I heard a quote the other day that really got me thinking. “A three year old is not half a six year old.” The thought being that, on average, at six years old a person is not double a three year old in any capacity. Not in height or weight, but also not in knowledge. So, this begs the question, why isn’t a six year old twice as smart as a three year old? The answer has to do with the sheer amount of knowledge a newborn gains between the ages of zero and three.
To put this into context, let’s take a broader look at how learning occurs. People sometimes think that the rate of learning (skill, knowledge, wisdom, etc.) is fairly linear. They picture a line moving steadily upward as a person learns. This faulty image forms the basis of many misconceptions.
Learning isn’t linear. Not only does in come in fits and bursts, Eurekas and realizations, but it is also extremely front heavy. Most new skills or concepts require an immense amount of foundational knowledge. To play the guitar, for instance, one must first learn strumming, fret work, chords, rhythm, etc. This isn’t to say that it’s easy to master the guitar (or any skill for that matter) once you have achieved competency, just that the initial learning involves accumulating much more new knowledge. Once competency is achieved the process becomes much more about refinement. Instead of a line moving steadily upward, imagine a line moving sharply upward at the beginning before leveling off and then rising very slowly. To bring this back to the quote I began with, the amount of knowledge a newborn gains before it turns three (walking, speaking, etc.) is significantly higher than the amount of knowledge gained between three and six. That is to say, the foundational information one must gain to be a human is staggering compared to the refinement that comes later.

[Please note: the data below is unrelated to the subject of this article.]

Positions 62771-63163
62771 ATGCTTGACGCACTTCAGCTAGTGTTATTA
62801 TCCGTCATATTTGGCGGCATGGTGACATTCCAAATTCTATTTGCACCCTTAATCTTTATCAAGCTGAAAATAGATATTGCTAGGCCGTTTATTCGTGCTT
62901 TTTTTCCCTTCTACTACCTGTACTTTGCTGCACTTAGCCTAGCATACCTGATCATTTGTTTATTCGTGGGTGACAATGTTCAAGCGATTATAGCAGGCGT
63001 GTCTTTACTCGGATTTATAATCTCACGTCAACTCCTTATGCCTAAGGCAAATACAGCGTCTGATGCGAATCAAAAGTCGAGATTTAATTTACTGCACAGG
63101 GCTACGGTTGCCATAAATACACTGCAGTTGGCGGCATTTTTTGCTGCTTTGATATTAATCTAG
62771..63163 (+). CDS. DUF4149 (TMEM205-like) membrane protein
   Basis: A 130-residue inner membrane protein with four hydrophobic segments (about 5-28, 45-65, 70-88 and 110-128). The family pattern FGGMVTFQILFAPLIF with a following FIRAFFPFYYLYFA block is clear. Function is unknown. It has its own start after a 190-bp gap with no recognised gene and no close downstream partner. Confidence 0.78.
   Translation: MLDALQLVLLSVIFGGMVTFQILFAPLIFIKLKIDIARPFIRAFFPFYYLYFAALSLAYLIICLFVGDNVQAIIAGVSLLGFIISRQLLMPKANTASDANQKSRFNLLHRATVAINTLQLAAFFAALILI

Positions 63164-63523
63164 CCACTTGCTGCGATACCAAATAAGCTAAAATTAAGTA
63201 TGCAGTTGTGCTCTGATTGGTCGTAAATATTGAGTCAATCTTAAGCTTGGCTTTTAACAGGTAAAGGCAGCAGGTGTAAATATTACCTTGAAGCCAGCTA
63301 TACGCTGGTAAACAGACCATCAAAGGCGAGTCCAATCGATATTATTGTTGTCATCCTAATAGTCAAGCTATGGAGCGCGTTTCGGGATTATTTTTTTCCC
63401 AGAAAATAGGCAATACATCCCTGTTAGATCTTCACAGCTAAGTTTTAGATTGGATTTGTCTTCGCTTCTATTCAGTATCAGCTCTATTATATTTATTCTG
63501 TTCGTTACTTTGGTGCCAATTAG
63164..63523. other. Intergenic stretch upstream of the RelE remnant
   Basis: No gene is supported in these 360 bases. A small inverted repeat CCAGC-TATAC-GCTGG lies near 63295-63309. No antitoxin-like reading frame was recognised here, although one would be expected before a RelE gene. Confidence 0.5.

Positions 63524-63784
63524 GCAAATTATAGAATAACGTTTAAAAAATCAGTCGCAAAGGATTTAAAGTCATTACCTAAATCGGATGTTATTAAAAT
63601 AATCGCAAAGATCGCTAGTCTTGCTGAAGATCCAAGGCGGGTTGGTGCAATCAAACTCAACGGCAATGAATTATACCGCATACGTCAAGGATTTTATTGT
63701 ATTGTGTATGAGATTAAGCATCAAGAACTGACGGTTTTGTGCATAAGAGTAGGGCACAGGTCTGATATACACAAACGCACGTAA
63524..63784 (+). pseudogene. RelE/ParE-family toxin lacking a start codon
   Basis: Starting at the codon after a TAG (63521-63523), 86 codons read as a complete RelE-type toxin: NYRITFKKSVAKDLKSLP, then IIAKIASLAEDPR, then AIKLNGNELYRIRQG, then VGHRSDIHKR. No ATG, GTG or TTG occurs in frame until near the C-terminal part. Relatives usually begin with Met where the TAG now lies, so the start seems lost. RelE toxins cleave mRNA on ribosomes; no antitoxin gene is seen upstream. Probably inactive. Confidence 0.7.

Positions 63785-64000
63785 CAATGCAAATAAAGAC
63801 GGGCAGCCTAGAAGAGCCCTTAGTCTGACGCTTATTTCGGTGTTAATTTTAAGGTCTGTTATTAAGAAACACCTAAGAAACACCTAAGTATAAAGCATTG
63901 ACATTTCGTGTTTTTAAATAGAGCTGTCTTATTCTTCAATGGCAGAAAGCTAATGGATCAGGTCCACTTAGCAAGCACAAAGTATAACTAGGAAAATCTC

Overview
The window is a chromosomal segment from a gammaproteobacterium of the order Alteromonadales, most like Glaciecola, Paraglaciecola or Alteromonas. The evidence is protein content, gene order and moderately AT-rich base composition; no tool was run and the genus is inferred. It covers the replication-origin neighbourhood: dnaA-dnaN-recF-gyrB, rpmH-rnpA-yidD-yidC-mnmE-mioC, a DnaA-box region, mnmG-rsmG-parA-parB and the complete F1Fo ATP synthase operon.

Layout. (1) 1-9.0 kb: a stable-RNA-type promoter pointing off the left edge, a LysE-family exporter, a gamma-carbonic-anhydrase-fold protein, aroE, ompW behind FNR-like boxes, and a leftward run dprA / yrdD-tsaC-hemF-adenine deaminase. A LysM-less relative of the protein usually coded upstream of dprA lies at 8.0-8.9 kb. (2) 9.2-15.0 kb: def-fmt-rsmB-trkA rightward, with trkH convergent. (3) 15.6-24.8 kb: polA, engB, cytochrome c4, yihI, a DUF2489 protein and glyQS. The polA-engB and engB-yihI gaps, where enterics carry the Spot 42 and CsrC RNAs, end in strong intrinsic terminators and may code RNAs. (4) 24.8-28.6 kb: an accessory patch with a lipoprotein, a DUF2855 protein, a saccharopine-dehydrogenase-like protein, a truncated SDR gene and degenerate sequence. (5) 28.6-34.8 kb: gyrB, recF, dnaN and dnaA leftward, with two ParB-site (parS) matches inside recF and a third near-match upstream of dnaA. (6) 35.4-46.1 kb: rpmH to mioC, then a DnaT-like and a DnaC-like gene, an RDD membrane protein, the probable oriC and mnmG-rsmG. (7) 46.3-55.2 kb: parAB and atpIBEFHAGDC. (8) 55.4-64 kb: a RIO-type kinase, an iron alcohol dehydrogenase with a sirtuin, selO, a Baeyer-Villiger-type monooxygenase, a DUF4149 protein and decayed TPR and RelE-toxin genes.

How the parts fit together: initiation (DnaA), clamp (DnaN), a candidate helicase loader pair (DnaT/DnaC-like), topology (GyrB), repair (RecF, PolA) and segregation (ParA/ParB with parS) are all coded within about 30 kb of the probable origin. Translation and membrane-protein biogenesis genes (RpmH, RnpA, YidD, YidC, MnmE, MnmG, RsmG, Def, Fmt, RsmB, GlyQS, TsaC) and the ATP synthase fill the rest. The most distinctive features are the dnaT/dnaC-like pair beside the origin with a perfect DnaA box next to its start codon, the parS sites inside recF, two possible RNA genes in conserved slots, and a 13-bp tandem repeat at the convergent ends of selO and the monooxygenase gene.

So how does this apply to you?
Never forget the amount of new knowledge that beginners will have to learn, process, and internalize before they reach competency. Learning something new can be an intimidating process. Learning professionals know that when you design a course for an absolute beginner you have to craft it differently than you would for a more experienced learner. Not just in terms of the information but also in the way it is presented. Beginners need more encouragement, more step-by-step instructions, and understanding instructors who remember what it was like to be a beginner. It can be difficult for experts to pare down their knowledge of a subject to just what is necessary for a new learner.
Here’s a link to an excellent TED talk by Josh Kaufman on the first twenty hours of trying to learn a skill. It was a partial inspiration for this article. The first 20 hours — how to learn anything | Josh Kaufman | TEDxCSU.
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